Salem, Massachusetts, 1692. The puritan colony felt threatened by change. The population struggled daily against not only the specter of eternal damnation but also the earthly dangers of Indian massacres, French invasion and raids, deadly epidemics, and internal factional disputes. Against the backdrop, a small group of afflicted individuals denounced a West Indian slave and others as their tormentors and worshipers of Satan. The witch scare and accusations went well beyond Salem Village to pervade New England; in less than two years, twenty people were put to death, and more than one hundred others were imprisoned.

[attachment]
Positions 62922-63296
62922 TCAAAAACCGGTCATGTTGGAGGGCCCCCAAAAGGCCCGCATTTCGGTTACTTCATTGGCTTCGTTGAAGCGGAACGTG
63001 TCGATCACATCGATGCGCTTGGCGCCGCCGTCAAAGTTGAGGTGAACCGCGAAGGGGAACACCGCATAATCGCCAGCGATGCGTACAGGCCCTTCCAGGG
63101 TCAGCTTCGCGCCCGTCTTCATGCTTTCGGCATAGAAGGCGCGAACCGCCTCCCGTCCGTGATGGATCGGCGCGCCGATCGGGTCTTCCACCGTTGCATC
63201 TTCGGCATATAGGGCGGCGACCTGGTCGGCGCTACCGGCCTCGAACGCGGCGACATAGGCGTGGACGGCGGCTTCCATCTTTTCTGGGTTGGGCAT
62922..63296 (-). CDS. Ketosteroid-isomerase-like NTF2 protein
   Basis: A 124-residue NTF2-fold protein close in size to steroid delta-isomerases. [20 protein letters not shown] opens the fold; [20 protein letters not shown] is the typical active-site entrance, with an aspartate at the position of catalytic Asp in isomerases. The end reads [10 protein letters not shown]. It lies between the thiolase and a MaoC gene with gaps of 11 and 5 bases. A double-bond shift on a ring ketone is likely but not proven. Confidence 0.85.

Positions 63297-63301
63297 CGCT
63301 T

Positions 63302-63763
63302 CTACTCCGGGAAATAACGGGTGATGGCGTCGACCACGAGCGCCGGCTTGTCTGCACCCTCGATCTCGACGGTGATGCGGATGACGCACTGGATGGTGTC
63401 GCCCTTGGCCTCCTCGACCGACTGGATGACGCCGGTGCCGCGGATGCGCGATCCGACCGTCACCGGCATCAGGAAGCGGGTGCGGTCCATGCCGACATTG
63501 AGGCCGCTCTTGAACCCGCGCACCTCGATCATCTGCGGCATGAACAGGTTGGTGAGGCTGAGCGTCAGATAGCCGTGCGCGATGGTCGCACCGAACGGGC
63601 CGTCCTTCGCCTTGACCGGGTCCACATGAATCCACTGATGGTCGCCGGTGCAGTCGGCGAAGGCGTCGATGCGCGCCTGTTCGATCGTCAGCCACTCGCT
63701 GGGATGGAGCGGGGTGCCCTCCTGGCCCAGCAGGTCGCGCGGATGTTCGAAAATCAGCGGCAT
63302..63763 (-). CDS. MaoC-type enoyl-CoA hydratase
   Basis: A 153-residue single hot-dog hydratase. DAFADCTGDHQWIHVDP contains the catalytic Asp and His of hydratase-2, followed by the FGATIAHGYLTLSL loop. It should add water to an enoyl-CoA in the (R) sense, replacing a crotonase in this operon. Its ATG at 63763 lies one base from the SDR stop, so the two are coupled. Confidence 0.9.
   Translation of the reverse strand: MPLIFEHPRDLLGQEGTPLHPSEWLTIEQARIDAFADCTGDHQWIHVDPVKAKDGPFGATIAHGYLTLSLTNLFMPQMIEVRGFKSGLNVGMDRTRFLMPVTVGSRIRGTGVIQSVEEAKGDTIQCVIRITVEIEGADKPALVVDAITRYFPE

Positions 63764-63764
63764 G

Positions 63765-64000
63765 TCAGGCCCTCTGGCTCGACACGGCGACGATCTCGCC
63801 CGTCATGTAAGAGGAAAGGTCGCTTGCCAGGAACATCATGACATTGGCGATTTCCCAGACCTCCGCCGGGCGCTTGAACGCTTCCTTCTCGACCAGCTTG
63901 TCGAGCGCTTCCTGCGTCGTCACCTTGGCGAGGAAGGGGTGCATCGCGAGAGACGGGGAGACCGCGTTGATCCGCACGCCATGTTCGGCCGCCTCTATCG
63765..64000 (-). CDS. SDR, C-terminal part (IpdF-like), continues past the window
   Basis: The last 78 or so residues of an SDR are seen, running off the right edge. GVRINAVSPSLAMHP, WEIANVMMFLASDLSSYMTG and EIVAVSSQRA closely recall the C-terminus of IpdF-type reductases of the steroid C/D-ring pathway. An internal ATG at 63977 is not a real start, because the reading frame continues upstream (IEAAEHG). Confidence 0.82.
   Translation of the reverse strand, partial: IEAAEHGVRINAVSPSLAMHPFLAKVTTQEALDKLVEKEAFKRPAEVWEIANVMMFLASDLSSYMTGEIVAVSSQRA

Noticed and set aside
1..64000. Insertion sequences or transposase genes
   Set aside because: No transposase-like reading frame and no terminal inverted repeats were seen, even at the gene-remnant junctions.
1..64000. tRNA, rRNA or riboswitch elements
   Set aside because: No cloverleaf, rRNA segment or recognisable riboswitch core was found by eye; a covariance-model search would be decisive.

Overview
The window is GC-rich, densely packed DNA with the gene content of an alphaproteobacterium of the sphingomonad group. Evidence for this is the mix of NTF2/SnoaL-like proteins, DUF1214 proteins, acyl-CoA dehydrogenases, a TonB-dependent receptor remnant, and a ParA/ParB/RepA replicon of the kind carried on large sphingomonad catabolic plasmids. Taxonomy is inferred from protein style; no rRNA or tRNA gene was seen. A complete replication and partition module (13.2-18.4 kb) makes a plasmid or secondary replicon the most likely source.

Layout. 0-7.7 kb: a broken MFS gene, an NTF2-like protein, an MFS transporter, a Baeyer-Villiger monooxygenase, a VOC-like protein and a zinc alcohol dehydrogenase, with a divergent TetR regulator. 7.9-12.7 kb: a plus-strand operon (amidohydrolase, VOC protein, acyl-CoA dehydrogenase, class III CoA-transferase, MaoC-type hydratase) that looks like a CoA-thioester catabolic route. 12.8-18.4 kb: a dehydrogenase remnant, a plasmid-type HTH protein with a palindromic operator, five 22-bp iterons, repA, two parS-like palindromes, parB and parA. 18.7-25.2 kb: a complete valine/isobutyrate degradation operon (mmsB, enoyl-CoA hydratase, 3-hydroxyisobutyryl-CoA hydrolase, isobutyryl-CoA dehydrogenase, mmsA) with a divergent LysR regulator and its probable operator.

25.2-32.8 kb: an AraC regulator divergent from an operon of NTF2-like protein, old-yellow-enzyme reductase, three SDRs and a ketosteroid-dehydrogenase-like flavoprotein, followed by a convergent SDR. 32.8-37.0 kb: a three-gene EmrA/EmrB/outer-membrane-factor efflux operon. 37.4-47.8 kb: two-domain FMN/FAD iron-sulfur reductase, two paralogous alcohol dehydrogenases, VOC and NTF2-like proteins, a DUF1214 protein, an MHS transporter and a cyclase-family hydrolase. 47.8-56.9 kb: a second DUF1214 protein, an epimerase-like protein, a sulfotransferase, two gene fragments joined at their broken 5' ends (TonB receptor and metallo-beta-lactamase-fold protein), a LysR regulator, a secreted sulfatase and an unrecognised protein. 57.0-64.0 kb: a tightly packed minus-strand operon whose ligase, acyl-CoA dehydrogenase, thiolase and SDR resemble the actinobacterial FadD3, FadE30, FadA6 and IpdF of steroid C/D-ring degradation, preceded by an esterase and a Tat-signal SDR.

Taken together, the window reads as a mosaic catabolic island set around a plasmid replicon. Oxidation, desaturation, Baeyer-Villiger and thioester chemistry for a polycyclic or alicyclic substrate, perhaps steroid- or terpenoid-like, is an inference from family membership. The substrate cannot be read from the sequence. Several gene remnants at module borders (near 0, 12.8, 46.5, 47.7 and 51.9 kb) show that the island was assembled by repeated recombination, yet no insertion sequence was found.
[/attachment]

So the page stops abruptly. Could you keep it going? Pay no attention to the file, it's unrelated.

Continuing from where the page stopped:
The Salem Witch Trials is based on over twenty-five years of original archival research (including the author’s discovery of previously unknown documents), as well as on newly found cases and court records. From January 1692 to January 1697, this history unfolds a nearly day-by-day narrative of the crisis, while providing rich details of the communal, colonial, and international events that influenced the witch scare and trials. Illustrated with dozens of photos, drawings, and maps, The Salem Witch Trials is both indispensable and compelling. (paperback, 2004)